YOUNGEST of all the Apostles was he whom we know as the "Beloved Disciple," he who was permitted to rest his head upon the Sacred Heart throbbing with love for men, and afterwards to make that Divine love his constant theme.
John was the brother of James whom Herod Agrippa had put to death, and therefore the son of Zebedee and Salome. From his earliest years he had doubtless heard of the time when the long-foretold Messiah should be given to Israel, and thus when John Baptist came to preach penance and to prepare the way for his Master, John, after wards the Evangelist, enrolled himself among the Saint's disciples, and was directed by him to Jesus by the words," Behold the Lamb of God." From that hour, St. John became a follower of Christ, and his love was so deep and strong and true that be was admitted to great and particular favour by Our Lord.
With Sts. James and Peter, John was suffered to be present at the miracle of the raising of the young daughter of Jairus; they too were permitted to attend their Master to the Mount of Transfiguration and to go with Him in the first hour of His bitter Passion to the sorrowful Garden of Gethsemane. Truly John fled in the moment when the soldiers came to seize upon Jesus—fled because overcome by a great and sudden fear; but love soon conquered, and he returned to the hall of judgment to be near his Lord during His trial, and with aching agonized heart beheld the Crucifixion, and received the last earthly wish of that beloved Master, and took the Virgin Mother to his own home.
During the remaining fifteen years of Mary's life on earth, John remained with her in Jerusalem, but after she had been assumed to heaven he made his way to Asia, there to preach the Gospel of Christ and to confirm those who had already received the truth. The churches of Pergamos, of Smyrna, of Sardis, and others, were founded by St. John; but his chief residence was at Ephesus, which church he governed.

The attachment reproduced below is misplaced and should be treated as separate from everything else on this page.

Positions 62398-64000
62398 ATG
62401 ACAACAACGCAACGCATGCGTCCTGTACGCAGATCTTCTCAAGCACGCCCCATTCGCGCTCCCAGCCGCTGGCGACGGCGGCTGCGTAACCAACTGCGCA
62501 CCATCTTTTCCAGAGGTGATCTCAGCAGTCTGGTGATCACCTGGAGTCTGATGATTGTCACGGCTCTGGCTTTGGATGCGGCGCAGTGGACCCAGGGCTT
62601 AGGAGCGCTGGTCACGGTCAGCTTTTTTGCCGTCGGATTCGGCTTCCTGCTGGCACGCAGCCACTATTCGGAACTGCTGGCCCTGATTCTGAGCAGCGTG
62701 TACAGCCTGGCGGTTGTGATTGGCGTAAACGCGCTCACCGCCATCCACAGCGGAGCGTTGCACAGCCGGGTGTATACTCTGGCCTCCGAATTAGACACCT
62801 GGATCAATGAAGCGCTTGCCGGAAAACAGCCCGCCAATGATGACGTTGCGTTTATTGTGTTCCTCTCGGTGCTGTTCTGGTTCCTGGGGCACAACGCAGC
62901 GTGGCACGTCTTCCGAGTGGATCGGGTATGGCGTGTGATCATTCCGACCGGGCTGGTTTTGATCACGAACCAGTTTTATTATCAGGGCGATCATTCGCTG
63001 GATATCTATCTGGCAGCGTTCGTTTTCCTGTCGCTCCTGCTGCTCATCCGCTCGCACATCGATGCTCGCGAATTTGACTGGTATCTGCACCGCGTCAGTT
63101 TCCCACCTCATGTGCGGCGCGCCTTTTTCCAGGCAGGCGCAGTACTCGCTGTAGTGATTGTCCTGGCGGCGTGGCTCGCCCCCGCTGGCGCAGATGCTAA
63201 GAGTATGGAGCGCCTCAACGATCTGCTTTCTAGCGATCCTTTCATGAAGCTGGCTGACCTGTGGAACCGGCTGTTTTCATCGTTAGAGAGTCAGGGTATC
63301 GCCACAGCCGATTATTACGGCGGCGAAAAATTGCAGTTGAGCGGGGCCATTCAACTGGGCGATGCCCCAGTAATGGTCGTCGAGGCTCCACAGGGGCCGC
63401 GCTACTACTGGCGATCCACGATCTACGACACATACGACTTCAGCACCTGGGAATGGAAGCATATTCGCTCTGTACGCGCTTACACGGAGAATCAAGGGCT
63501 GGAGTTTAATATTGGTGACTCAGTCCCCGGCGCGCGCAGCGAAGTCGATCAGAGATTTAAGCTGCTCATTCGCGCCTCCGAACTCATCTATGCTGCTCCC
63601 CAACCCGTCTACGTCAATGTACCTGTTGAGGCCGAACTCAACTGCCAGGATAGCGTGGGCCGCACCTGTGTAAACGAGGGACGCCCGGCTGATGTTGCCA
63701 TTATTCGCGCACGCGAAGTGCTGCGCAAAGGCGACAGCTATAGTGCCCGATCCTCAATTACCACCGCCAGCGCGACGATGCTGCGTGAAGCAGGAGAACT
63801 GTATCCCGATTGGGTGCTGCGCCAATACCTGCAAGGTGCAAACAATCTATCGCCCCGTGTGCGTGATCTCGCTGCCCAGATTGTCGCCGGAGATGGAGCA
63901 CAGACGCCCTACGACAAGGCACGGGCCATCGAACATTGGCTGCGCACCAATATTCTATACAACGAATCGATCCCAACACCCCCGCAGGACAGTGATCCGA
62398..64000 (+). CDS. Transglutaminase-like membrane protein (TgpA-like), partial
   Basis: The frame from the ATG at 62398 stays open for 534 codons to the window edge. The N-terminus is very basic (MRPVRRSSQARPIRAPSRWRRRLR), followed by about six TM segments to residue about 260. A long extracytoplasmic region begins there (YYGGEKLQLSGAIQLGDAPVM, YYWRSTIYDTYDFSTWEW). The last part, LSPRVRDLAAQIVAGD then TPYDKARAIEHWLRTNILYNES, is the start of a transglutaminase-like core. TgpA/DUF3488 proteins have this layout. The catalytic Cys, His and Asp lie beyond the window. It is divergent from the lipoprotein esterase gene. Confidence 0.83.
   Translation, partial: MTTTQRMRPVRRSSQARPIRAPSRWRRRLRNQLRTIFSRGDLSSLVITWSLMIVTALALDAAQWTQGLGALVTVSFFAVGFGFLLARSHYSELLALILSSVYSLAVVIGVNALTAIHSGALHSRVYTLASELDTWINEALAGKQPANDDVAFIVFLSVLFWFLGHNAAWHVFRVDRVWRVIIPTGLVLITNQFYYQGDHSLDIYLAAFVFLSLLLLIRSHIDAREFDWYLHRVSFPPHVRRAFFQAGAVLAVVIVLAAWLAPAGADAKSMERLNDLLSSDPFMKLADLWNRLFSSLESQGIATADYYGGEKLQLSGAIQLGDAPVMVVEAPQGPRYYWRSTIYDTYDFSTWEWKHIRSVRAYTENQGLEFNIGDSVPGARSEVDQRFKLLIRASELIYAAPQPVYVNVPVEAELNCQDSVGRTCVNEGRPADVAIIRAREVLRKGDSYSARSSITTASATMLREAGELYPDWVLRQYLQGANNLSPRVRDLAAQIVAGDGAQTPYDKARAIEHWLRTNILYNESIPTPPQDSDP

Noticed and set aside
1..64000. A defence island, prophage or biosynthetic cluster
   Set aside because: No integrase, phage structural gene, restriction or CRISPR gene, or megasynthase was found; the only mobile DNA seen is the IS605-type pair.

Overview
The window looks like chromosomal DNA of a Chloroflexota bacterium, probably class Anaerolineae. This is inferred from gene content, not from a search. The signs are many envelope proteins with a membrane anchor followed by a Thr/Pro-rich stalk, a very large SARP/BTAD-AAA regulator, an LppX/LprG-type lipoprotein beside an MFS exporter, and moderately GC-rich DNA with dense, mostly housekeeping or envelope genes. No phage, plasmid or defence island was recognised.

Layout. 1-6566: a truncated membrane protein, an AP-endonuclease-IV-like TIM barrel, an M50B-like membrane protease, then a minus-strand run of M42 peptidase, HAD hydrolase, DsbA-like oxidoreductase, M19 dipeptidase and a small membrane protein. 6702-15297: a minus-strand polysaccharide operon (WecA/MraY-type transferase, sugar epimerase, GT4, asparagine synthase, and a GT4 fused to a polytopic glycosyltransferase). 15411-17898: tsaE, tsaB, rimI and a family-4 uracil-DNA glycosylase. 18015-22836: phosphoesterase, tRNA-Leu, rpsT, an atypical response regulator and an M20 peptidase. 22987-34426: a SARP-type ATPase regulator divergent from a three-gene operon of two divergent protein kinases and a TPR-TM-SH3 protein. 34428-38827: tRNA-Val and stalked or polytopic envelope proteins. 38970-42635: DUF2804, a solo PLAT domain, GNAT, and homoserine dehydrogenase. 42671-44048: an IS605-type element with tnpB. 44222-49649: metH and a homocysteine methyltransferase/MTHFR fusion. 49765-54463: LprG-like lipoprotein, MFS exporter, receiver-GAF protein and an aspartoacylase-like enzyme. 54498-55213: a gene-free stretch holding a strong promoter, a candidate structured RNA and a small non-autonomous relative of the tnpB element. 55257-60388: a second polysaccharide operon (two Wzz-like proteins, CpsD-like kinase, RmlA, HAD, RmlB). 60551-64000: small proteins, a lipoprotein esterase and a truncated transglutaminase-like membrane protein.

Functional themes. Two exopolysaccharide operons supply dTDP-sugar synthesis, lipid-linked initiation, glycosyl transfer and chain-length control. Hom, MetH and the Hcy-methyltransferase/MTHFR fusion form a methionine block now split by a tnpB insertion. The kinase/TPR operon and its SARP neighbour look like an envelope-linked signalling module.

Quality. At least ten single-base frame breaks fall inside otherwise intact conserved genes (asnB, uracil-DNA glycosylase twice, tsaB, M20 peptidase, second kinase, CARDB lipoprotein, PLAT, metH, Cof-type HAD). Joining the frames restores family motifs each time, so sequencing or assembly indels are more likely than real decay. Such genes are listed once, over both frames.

During the reign of the Emperor Domitian, a great persecution was raised against Christians, and by his order the Apostle was sent for and carried to the gate of Rome called Latina, where he was cast into a cauldron of boiling oil. Doubtless St. John offered his life gladly to God in that moment; yet the Will of the Almighty was not to accept him among the company of martyrs, but to prevent the fiery bath from causing him either pain or injury, so that he came forth from it refreshed as if it had been clear pure water.
Domitian's disappointment and rage were great, and believing this miracle had been effected by the power of magic, of which men spoke and thought so much in those days, he banished the aged Apostle to the desolate isle of Patmos in the Aegean sea. It was a bleak and barren spot, and thus chosen by the Emperors of Borne as especially suited for the residence of criminals, there being no chance of escape and no possibility of aid being rendered to them.
Away from all who could comfort him, Domitian deemed his punishment the most severe which he could inflict upon the Apostle, short of positive death; but his power could not shut heaven from the captive's sight, and God granted to St. John glorious visions of that "Jerusalem the Golden" which he mystically describes in the Apocalypse or Book of Revelations.